Evart PD interns experience law enforcement on day-to-day basis
EVART – Internships are often a necessary rite of passage for many college students on the way to earning their degrees. While the responsibilities involved are often grunt work, the value of on-the job learning cannot be denied- something the interns at the Evart Police Department are learning all too well.
Each summer, the Evart Police Department employs interns who gain on-the-job experience and networking. This year, the interns are Gabriel Lockhart, of Reed City, and Demi Vrbensky, of Barryton. They both are about to complete their senior years in college, with Vrbensky earning a degree in criminal justice at Ferris State University and Lockhart working toward a degree in aviation administration at Western Michigan University.
“I couldn’t say enough good things about both of them,” said Kendra Backing, Chief of Police at the Evart Police Department. “They’re good kids, hard workers, smart and motivated. The internship will look good on their resume in the future.”
Both began working with the department at the beginning of May. Lockhart mainly works in the office while Vrbensky is usually out in the field accompanying Evart police officers on ride-alongs.
“We try to accommodate people with a criminal justice interest,” Backing said. “The internship is helpful in that it gives them the opportunity to work with professionals in their area of interest.”
Before coming to the Evart Police Department, Lockhart worked at Western’s police department for three years.
Although he first looked for an internship at the Evart airport, he was awarded both an internship there and with the police department. While interning with the Evart airport, which he starts later this summer, he will work alongside Evart City Manager Zack Szakacs, helping him oversee a grant the airport was awarded.
“I like flying, traveling and interacting with people,” Lockhart said. “Aviation is a very people-based career. Interning with the Evart Police Department and airport is keeping me on that path. I know better what the future holds for me working at small airports like the Evart airport, and that knowledge can be applied to bigger airports or wherever I end up.”
Because of the potentially dangerous nature of police work, some departments do not employ interns.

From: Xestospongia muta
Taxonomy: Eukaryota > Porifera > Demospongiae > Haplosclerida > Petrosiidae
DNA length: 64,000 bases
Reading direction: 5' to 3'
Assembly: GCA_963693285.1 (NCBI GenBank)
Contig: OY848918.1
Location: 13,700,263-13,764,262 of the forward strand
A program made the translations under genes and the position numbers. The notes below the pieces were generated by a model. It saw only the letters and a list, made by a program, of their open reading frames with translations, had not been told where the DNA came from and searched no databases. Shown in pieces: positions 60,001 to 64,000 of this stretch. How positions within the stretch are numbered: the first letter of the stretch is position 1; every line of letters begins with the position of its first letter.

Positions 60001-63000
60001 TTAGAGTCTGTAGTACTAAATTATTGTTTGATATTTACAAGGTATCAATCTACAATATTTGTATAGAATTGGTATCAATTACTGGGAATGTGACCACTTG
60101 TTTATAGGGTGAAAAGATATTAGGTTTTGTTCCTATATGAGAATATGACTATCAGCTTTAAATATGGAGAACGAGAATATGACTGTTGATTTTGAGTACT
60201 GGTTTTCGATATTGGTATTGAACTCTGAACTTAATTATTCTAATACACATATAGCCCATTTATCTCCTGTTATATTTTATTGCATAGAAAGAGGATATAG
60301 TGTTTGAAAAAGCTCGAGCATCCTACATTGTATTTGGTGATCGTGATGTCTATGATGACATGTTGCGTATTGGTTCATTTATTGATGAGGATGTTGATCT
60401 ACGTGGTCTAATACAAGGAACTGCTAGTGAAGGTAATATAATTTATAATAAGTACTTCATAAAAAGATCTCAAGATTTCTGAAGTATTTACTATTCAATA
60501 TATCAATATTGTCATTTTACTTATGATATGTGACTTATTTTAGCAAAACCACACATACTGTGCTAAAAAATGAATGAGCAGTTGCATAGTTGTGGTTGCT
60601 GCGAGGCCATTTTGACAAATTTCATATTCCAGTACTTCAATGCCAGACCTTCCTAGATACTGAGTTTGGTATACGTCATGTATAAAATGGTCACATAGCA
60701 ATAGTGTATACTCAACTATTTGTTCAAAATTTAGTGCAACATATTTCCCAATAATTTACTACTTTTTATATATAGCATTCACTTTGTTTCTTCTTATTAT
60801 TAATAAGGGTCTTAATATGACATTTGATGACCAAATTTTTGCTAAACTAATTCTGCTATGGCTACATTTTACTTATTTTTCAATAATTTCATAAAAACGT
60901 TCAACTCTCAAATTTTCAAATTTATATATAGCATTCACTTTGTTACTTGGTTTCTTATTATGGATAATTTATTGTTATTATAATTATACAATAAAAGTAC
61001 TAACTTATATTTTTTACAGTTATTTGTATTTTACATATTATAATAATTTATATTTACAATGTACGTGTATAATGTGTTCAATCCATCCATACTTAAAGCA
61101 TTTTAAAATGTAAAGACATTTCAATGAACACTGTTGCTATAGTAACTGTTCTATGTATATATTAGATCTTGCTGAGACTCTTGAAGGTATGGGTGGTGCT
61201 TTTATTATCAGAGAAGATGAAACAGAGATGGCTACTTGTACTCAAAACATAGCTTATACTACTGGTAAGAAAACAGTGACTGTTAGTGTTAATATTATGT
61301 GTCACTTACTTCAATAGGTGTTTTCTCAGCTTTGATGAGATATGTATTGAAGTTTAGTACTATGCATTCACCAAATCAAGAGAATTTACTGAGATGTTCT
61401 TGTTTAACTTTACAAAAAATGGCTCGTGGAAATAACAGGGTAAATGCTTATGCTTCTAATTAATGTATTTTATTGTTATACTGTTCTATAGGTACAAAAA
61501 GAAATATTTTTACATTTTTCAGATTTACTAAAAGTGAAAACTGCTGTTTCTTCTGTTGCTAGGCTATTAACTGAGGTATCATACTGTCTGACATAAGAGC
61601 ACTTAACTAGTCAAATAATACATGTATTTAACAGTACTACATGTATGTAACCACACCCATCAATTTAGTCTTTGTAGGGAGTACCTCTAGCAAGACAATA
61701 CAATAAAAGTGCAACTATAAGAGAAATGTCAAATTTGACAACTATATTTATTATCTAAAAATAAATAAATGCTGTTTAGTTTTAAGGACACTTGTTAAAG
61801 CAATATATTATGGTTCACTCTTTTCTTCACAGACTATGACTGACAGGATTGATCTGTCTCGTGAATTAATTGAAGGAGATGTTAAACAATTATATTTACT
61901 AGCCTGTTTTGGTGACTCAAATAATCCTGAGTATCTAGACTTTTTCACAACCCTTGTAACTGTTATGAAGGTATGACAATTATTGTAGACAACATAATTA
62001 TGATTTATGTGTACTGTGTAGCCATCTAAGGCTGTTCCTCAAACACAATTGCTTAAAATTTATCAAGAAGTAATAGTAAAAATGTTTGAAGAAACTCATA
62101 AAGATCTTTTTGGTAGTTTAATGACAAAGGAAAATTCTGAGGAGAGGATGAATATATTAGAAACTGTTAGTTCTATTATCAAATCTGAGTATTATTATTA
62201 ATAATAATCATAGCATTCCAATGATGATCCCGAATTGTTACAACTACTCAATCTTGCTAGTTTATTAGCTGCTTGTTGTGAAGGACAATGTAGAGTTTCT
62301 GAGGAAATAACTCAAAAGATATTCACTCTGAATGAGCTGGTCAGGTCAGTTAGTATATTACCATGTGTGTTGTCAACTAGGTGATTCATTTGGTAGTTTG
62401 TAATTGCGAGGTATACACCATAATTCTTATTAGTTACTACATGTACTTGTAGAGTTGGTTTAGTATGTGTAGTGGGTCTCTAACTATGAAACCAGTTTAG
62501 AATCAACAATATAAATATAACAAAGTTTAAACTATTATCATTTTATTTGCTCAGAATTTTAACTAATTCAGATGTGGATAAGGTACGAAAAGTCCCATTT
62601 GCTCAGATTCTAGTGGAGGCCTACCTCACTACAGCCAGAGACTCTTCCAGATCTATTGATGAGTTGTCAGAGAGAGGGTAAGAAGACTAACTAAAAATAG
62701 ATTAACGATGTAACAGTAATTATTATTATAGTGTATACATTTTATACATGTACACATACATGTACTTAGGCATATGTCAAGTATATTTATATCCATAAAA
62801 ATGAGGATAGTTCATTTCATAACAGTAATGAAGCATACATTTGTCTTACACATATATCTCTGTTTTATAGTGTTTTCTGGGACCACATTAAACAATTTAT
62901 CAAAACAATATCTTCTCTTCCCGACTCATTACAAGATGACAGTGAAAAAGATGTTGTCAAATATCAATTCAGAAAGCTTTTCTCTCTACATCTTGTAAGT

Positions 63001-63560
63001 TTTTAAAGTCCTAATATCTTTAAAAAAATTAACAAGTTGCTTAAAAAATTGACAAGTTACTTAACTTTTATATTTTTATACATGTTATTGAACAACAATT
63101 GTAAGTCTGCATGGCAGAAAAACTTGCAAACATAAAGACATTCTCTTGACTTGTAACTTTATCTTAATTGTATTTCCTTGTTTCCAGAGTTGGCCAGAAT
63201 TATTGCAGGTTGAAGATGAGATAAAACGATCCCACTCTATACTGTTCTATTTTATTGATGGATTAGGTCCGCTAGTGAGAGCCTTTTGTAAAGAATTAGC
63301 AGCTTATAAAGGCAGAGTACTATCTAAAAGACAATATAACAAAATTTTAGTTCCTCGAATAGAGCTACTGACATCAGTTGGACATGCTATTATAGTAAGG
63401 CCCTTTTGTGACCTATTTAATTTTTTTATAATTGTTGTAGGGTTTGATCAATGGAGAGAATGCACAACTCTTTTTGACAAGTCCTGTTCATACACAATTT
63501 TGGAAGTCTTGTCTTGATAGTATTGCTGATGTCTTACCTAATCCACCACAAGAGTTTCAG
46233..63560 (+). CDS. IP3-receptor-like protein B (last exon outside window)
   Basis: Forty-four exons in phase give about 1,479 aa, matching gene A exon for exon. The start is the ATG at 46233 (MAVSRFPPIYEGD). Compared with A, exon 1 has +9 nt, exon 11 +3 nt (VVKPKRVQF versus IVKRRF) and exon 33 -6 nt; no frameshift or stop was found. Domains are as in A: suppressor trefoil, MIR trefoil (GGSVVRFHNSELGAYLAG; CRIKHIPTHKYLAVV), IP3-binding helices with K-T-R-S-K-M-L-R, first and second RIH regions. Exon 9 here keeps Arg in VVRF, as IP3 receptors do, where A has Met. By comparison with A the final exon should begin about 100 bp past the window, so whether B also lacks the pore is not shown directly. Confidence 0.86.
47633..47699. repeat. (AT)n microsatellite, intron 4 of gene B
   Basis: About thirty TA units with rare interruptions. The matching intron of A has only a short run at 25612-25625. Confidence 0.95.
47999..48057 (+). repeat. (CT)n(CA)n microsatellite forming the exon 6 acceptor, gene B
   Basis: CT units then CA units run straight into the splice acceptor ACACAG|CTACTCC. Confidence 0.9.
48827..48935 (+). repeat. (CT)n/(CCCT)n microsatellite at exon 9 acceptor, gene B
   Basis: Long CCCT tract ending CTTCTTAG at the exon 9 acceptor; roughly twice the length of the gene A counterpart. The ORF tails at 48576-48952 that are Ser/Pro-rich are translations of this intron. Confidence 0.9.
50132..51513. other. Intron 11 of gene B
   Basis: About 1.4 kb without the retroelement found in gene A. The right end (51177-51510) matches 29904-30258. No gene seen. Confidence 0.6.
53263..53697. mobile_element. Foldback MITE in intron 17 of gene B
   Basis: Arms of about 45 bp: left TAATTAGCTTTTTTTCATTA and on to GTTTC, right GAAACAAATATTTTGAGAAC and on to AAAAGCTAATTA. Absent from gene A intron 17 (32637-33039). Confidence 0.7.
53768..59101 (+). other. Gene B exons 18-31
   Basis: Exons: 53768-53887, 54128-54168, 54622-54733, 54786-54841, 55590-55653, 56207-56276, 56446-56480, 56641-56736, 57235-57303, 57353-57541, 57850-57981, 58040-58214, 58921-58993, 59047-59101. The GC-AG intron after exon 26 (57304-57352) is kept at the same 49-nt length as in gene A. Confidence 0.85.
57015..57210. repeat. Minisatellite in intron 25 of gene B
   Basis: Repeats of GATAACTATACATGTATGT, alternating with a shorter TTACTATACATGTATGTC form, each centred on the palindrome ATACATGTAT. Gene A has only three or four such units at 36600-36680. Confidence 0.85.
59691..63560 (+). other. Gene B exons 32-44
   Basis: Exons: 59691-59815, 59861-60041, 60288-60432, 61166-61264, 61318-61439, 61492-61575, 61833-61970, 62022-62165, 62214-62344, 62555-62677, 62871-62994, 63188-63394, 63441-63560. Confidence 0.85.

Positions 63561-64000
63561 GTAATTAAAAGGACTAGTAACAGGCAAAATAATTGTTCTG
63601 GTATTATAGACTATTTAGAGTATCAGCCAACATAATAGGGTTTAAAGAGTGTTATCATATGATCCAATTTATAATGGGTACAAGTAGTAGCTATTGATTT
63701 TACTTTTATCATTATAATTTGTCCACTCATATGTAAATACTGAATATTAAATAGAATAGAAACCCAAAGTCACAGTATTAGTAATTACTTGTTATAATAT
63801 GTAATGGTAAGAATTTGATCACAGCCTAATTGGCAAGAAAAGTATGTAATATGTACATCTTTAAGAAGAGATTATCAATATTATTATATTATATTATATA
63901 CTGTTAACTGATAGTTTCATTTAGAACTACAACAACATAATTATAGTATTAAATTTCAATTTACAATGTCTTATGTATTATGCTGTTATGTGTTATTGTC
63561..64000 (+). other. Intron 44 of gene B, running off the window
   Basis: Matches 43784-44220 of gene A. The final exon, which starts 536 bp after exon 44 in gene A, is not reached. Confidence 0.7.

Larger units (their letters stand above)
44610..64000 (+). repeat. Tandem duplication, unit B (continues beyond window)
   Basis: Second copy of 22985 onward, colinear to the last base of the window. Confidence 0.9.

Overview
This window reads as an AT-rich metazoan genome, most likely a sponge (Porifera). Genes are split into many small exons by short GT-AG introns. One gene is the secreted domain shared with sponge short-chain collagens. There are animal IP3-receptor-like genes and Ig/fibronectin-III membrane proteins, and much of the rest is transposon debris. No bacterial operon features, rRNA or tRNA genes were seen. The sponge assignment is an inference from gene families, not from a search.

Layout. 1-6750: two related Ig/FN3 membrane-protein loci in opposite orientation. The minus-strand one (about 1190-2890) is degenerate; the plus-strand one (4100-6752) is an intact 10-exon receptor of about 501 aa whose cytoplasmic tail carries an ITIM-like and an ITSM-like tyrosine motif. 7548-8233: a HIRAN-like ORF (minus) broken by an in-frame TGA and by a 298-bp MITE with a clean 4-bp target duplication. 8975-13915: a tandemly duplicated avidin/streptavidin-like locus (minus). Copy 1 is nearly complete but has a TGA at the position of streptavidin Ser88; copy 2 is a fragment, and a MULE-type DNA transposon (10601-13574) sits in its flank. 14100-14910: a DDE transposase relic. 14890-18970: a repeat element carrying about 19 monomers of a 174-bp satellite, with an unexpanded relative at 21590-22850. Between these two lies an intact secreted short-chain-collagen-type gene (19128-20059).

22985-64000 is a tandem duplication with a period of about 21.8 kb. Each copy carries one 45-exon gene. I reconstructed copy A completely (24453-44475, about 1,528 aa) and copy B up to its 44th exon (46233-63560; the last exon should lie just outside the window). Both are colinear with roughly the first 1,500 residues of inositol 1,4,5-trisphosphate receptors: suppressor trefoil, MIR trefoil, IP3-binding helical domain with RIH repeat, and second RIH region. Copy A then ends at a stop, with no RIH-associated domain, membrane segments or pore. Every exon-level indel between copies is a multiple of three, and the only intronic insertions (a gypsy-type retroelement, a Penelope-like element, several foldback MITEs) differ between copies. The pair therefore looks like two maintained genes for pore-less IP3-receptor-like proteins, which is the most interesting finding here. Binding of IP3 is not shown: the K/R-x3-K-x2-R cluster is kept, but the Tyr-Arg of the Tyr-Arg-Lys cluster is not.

“Some agencies won’t take on interns because it can be a liability to have a civilian with you,” Backing said. “We have the interns with us, but we don’t have them come to something that is potentially dangerous. We allow them on ride-alongs to things such as traffic stops. They are there to observe.”
While Lockhart works mainly out of the office, Vrbensky is out on the street. She is required to write reports about her internship, which are submitted to her adviser. She’s also learned how to write incident and administrative reports.
“I do a lot of watching and stand-by,” Vrbensky said. “I usually stay in the vehicle, depending on the situation.”
Vrbensky said she is learning about officer safety, how to talk to the public and talk on the radio.
“She’s doing a great job,” said Officer Lorne Juday. “She’s started making good observations and picking up on tactics and safety regulations. After every call we make, we stop and debrief and talk about why I chose to do the things I did. She’s coming up with good questions and evaluations.”
The Ferris student is looking to join the military after she graduates from college, either in the National Guard or Army Reserves in active duty.
“The internship will help me get my degree,” Vrbensky said. “Once I join the military, because I have a degree, I’ll get my stripes sooner than someone without a degree.”
While they may be on summer vacation, both interns stay busy working their internship and other jobs. Lockhart also works at the County Veterinary Support Clinic for Reed City, a job he has held for seven years. When she’s not with the department, Vrbensky works with autistic children in Stanwood.
“It’s a lot of work. You have no free time,” Lockhart said. “For me personally, I have two internships and a job, so that’s even more work. It’s stressful, but fun because I’m still getting all the experience. It’s preparing me for, if I have two jobs in the future, I know how to manage my time.”
Both interns are looking forward to working Independence Day in Evart.
“I’m looking forward to working the fireworks on Thursday and to see how the city works together,” Vrbensky said. “There will be a lot of people and more traffic to navigate.”
“I’m excited for the airport,” Lockhart added. “And Independence Day, helping out with the 5K and anything the police officers need help with to make sure everything runs smoothly.”
The internship, while challenging at times, is helping each intern on their path to the future.
“I remember being an intern,” Backing said. “You gain a lot from that observation period. This internship offers a good insight into what law enforcement is like on a day-to-day basis.”